With a little effort, many perennials will reward you with a second flush of flowers. This will prevent gaps of colour and interest in the garden, providing you with a longer season of colour.
For some repeat-flowering perennials, you just need to snip off old flowers before they start producing seed to prompt another flush of flowers. Others can be cut back completely after the first set of flowers has gone over, to encourage a fresh growth. As with any plants that are cut back completely, keep them well fed and watered to give them the best chance to reflower.
While your plants are flowering, check for blooms that are past their best every other day. By deadheading your plants you’ll prolong flowering, providing extra pollen and nectar for pollinators, and will improve their appearance by removing tatty blooms.
Discover some of the best repeat-flowering perennials to grow, below.
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Flowering throughout summer and into autumn, this collection of four hardy varieties (blue, pink, dark purple and white) will provide reliable colour for months on end, year-after-year.
Daylilies (hemerocallis) have short-lived blooms that typically last a day or so, but they’re produced in a large number over a long period, typically from late spring to late summer. Daylilies are brilliant plants for clay soils, too. Find out how to plant daylilies.
Loved by pollinators, catmints (nepeta) can be deadhead in a number of ways to produce further blooms. You can either deadhead individual flower spikes as they fade, or cut the whole plant back after flowering to get a second flush of flowers.
Lady’s mantle is a cottage garden favourite, bearing beautiful toothed leaves that are water-repellent, so water drops sit on their surface, creating a beautiful sparkling effect. The lime-green flowers are long-lasting, but you can shear back the whole plant in late summer to encourage fresh foliage and flowers.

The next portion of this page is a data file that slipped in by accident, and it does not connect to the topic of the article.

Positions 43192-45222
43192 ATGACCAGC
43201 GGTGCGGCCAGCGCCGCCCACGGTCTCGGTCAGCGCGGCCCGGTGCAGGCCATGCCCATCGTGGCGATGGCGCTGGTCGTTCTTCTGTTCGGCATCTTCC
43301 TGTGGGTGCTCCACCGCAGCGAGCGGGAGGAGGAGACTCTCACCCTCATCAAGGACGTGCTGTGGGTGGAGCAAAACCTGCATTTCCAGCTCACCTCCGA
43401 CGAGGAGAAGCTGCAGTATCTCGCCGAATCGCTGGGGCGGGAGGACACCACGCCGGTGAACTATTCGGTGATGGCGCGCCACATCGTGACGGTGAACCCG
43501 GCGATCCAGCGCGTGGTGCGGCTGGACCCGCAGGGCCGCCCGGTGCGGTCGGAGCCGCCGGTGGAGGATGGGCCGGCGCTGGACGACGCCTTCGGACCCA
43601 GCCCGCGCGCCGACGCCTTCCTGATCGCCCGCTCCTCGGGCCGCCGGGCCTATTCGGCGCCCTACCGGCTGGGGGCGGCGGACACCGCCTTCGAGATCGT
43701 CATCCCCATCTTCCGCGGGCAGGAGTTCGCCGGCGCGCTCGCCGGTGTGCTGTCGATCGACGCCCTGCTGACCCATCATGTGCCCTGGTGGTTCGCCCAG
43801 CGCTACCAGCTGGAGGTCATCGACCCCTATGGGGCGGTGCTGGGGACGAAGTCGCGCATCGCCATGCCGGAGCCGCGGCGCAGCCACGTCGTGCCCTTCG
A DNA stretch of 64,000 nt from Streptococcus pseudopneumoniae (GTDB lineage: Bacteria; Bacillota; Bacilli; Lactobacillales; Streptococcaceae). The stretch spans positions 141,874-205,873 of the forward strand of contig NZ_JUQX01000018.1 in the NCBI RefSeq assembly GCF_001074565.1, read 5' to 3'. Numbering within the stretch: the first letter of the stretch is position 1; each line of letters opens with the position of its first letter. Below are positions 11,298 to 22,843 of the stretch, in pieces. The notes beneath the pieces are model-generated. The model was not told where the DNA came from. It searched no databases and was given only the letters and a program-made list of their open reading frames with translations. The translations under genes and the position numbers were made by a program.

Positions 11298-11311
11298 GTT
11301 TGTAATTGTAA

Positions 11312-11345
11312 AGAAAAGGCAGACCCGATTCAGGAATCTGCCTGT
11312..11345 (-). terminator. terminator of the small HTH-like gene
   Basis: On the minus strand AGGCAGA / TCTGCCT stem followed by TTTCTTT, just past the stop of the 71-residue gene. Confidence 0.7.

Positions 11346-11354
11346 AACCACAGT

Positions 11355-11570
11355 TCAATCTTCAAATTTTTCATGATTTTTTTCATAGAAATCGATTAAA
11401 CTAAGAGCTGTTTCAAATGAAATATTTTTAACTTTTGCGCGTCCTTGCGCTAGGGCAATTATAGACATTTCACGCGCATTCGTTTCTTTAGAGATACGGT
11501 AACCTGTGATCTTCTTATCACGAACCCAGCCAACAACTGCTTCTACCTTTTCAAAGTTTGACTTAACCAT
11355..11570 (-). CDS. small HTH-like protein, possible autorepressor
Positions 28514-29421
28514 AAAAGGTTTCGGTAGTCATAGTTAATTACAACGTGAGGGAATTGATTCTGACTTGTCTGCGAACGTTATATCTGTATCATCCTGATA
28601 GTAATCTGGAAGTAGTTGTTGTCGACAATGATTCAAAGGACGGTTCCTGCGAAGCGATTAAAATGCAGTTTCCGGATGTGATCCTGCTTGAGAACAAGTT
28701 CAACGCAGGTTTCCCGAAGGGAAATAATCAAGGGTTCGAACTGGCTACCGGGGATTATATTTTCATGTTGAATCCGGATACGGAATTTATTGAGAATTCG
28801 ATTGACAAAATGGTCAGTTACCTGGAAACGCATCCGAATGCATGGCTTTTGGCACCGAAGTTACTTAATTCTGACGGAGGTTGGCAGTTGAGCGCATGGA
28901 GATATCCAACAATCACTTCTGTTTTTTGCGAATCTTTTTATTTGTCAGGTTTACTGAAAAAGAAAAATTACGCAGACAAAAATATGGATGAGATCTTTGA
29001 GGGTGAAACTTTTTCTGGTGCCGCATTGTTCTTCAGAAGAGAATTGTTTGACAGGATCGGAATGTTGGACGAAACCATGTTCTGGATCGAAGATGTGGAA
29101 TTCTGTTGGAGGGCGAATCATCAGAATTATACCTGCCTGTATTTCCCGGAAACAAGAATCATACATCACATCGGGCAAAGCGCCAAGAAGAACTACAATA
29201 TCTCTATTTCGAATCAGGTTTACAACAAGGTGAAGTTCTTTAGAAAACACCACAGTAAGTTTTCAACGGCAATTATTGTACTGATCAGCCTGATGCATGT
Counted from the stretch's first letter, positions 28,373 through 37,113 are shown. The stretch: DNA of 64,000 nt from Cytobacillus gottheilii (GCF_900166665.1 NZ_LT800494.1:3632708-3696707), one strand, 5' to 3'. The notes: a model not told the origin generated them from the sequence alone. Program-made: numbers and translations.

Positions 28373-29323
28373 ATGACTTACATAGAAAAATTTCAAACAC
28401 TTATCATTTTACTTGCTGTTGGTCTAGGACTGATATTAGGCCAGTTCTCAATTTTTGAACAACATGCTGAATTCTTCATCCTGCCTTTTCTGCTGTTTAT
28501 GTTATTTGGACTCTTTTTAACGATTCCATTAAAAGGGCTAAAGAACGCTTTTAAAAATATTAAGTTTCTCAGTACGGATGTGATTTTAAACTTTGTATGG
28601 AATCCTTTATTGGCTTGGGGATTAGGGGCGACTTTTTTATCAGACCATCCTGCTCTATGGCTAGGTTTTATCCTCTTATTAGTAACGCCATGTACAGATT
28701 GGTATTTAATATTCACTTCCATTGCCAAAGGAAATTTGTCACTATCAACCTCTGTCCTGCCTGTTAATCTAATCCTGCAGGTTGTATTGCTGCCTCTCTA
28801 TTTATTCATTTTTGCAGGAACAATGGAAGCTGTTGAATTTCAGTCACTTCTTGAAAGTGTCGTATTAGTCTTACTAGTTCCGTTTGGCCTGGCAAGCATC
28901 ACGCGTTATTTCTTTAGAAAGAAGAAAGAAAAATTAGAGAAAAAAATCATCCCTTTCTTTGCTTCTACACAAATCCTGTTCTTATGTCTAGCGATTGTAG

Hardy tradescantias like Tradescantia virginiana and Tradescantia x andersoniana and their cultivars provide short-lived but frequently produced flowers, set against grassy foliage. Expect them to be in flower from late spring to late summer.
Beginning their display in midsummer, dahlias will flower until the first frosts if deadheaded regularly. Watch Monty show you how to deadhead dahlias, plus cosmos and buddleias, which can also be deadheaded to prolong flowering.
Both hardy geraniums and tender pelargoniums are fantastic repeat-flowerers. Hardy geraniums can be sheared back after the first flush of flowers to produce further colour, whereas the flowering stems of pelargoniums are normally deadheaded individually to encourage more blooms.
These elegant shade-lovers have starry flowers that first appear in early summer. Once your astrantias have finished flowering, the whole plant can be cut back to get more foliage and flowers. Leave the first or second set of flowers if you want them to self-seed.
Deadhead spent scabious flowers individually, cutting flowering stems to the base, to get more of the pollinator-friendly blooms. When siting, choose a sunny, well-drained spot to get the best flowering performance.